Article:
In my last piece for Plant of the Week, I name-checked two French missionaries who worked in China, and were responsible for introducing several plants many of us think of as ‘British’ into horticulture. One of them was the prodigious Father Armand David (1826-1900), a Lazarist priest who, judging by the number of plants and animals named after him, must have spent considerably more time naturalising than saving souls.
It was David who first described the giant panda to western science, based on a skin he obtained from a hunter. Not only does he have a deer, owl, mole, finch, squirrel, thrush, vole and tit named after him, but a slew of truly beautiful plants, too. Clematis armandii, Acer davidii, Buddleja davidii, and Davidia involucrata, the iconic handkerchief tree, are celebrated names amongst cold climate gardeners. But the species I love best of all is the Viburnum which bears his name.
Viburnums are best known to Australian gardeners in the form of the deciduous European guelder rose, or pompom bush, Viburnum opulus,and the semi-evergreen garden hybrid V. x burkwoodii, with its luxuriously perfumed flowers. Viburnum davidii is like neither of these. It does bear flowers, but these are its least attractive asset. This is a viburnum grown mainly for its foliage and form.
Let’s take foliage first. The foliage of V. davidii is neat as a pin. Dark bottle green, matte in texture, but with just enough lustre to liven the plant up. Each individual leaf can grow the size and shape of a hand with fingers pressed together, and possess three deep pleats running the length of the blade. These handsome leaves are arranged neatly overlapping, right down to the ground.
In form, V. davidii is a neat, tidy bun. So tidy that it looks as if it has been clipped, though it requires no clipping at all. With its neat outline, coarse texture and very dark colour, it has a great deal of presence in the garden. It grows to 1.5m in height and width, with time.
In winter this dark green bun takes on a warm glow as burgundy flower buds extend from the tip of each shoot, remaining tightly closed for several weeks. The clusters of flowers open in spring. Each individual flower is tiny, and a dirty white colour. The overall effect is not particularly attractive, but luckily there is a lot going on in the garden at that time time of year anyway, so they can be easily ignored.
If both male and female plants are present, the females will set fruit. The dark red flower pedicels extend and intensify in colour during late spring, and the small, Tic Tac-like fruits ripen to a surprising metallic blue colour. Many plants from forests have the same adaptation, to attract birds, which can see in the ultraviolet light range, in low light conditions. Dianella and Davidson plums use the same adaptation in Australian forests. V. davidii’s blue berries, borne on a starburst of red pedicels, are very beautiful, so it is worth seeking out cutting-grown, sexed, male and female plants to ensure you can enjoy this unusual display.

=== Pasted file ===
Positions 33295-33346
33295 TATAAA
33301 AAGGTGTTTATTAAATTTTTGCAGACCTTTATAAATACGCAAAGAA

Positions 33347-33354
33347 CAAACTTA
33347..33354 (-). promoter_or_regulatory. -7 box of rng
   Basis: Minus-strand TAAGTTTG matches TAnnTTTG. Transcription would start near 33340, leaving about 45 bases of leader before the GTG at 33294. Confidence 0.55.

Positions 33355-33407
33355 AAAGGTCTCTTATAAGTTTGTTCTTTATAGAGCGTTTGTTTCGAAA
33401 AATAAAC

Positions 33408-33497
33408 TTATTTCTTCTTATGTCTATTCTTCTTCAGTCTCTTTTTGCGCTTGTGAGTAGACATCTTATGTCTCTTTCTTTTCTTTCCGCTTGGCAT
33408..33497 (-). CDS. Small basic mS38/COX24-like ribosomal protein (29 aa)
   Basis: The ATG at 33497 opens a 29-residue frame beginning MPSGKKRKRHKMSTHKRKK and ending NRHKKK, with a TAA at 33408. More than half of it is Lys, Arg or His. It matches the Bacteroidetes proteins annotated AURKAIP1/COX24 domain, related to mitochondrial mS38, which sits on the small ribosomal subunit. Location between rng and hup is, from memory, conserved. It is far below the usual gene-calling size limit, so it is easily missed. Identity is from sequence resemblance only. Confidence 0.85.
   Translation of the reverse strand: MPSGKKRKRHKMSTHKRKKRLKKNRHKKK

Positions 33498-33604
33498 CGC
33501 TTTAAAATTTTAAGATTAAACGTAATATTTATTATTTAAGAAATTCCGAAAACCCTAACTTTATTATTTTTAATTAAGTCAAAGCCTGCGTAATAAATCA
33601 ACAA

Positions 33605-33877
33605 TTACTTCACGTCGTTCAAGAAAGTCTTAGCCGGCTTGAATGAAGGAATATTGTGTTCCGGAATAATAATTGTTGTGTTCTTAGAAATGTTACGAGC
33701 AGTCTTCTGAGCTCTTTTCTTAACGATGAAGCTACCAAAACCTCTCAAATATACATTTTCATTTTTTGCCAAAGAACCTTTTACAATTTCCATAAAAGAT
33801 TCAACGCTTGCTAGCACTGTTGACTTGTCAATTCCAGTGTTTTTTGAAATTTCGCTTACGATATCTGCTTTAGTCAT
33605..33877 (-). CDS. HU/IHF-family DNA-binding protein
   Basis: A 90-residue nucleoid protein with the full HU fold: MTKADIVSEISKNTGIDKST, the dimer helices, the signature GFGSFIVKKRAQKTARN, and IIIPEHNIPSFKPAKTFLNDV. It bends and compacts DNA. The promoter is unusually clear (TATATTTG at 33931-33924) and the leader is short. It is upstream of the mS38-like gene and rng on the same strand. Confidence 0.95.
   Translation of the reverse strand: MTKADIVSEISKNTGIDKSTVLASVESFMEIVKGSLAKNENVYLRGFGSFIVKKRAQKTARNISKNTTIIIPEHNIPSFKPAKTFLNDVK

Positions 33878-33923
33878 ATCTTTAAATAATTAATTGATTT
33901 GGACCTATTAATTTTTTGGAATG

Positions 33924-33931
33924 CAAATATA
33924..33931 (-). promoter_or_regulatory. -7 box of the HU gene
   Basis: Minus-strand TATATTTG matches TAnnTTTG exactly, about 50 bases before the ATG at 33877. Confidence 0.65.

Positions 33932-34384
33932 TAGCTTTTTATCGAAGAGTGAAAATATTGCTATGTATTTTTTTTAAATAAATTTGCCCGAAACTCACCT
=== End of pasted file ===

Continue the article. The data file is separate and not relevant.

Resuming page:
Unfortunately, Viburnum davidii has been done to death in British landscapes, where it is to be found in every Sainsbury’s carpark and traffic island in the country, festooned with plastic bags and takeaway cups. Familiarity must truly breed contempt, because Viburnum davidii is actually a top-shelf evergreen shrub, although, as Phillips and Rix pointedly observe, it is ‘not beautiful unless very well grown’.
Australians are less likely to take this plant for granted than Brits, since it retains an aura of novelty for us. Viburnum davidii is not encountered much in Australian gardens, probably because it is a plant which likes temperate conditions, neither too hot nor too dry, which, let’s face it, is most of the country. However, if you live in an area which leans in the direction of ‘cool’ rather than ‘hot’, this is a plant you should definitely try. Coastal areas south of Sydney and Perth, mountains and tablelands of the Great Dividing Range, and Tasmania suit it well.
In my subalpine climate, V. davidii grows happily in full sun, although even here its foliage can get burnt during a heatwave. In areas with hot summers, a cool east- or south-facing position is a better bet. If you can keep the soil cool with plenty of leafy organic matter, a deep mulch, or, as I do, with shade from surrounding plants, it will be thankful. Depending on how hot and dry your summer gets, it may or may not need extra water. With Phillips and Rix’s stern injunction ringing in my ears, I do give mine the occasional drink before heatwave conditions.
I grow three wide domes of Viburnum davidii in my front garden. I use it to give solidity without too much height, and as a contrasting colour and texture against adjacent blobs of apple green Phormium colensoi and Azorella trifurcata, blue Beschorneria yuccoides, Melianthus major and Euphorbia rigida, and verdigris Helleborus argutifolius. V. davidii’s red winter flower buds pick up the red twigs of Cornus sericea ‘Baileyi’, rosettes of Sempervivum and Sedum ‘Voodoo’, red-foliaged Cordyline australis and pumilio, and Ribes sanguinea ‘King Edward VII’, while its black-green foliage talks to Cupressus sempervirens ‘Glauca’, Helleborus foetidus ‘Wester Flisk’, and Pachystegia insignis. I suppose what I’m saying is, this is a plant that goes with everything.
I am happy to report that, unlike every other plant I have written about to date, Viburnum davidii is freely available, although you might have to ask your nursery person to get it in for you. Remember to get a female and a male, so you can enjoy the display of berries. Be prepared to wait; they are not fast growers. I consider being prepared to wait for a quality plant – especially one with unprepossessing flowers – the mark of a true gardener.
Would you be willing to wait for such a plant?